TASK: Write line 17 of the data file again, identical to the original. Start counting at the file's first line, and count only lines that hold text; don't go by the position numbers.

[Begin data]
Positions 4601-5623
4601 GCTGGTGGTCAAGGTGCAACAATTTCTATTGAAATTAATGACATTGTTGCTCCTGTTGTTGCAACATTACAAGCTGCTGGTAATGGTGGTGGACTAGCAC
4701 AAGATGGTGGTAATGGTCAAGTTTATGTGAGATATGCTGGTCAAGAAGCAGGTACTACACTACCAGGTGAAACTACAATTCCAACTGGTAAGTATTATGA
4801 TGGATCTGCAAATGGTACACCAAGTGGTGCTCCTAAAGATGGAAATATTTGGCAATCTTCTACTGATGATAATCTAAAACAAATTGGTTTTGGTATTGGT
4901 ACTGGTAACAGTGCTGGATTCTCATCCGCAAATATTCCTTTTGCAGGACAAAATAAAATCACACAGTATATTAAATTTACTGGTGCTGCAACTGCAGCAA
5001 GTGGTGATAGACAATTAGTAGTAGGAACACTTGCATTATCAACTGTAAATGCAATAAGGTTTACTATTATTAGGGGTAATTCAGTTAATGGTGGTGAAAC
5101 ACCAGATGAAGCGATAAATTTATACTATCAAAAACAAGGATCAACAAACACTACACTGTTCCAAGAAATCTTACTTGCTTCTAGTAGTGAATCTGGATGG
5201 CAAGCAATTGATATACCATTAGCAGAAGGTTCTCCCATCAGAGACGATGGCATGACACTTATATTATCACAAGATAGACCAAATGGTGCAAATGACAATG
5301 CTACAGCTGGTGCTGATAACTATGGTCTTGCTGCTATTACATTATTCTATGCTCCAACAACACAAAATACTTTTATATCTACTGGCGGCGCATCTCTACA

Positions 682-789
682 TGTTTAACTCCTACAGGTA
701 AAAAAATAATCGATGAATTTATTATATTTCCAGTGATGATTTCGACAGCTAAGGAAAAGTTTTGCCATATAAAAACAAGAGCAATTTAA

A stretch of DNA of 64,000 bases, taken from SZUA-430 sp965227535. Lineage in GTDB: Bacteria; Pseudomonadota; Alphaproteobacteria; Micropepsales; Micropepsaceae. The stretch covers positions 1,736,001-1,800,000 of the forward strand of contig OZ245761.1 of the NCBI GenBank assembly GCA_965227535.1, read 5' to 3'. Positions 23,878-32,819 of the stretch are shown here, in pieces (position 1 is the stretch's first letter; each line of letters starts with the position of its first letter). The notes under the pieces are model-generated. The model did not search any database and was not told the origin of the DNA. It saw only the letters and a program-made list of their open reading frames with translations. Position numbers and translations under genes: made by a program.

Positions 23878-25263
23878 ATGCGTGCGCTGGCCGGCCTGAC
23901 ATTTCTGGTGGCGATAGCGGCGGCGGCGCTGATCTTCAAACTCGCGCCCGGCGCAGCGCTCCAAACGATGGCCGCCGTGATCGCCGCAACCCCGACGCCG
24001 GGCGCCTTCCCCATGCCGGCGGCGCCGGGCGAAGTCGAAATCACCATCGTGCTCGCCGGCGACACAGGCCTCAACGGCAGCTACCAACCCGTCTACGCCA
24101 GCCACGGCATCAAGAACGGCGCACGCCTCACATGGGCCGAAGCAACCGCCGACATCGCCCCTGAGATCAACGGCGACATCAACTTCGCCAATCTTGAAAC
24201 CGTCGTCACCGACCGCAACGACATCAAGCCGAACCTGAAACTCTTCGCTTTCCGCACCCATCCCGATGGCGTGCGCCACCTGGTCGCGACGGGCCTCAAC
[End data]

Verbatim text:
24001 GGCGCCTTCCCCATGCCGGCGGCGCCGGGCGAAGTCGAAATCACCATCGTGCTCGCCGGCGACACAGGCCTCAACGGCAGCTACCAACCCGTCTACGCCA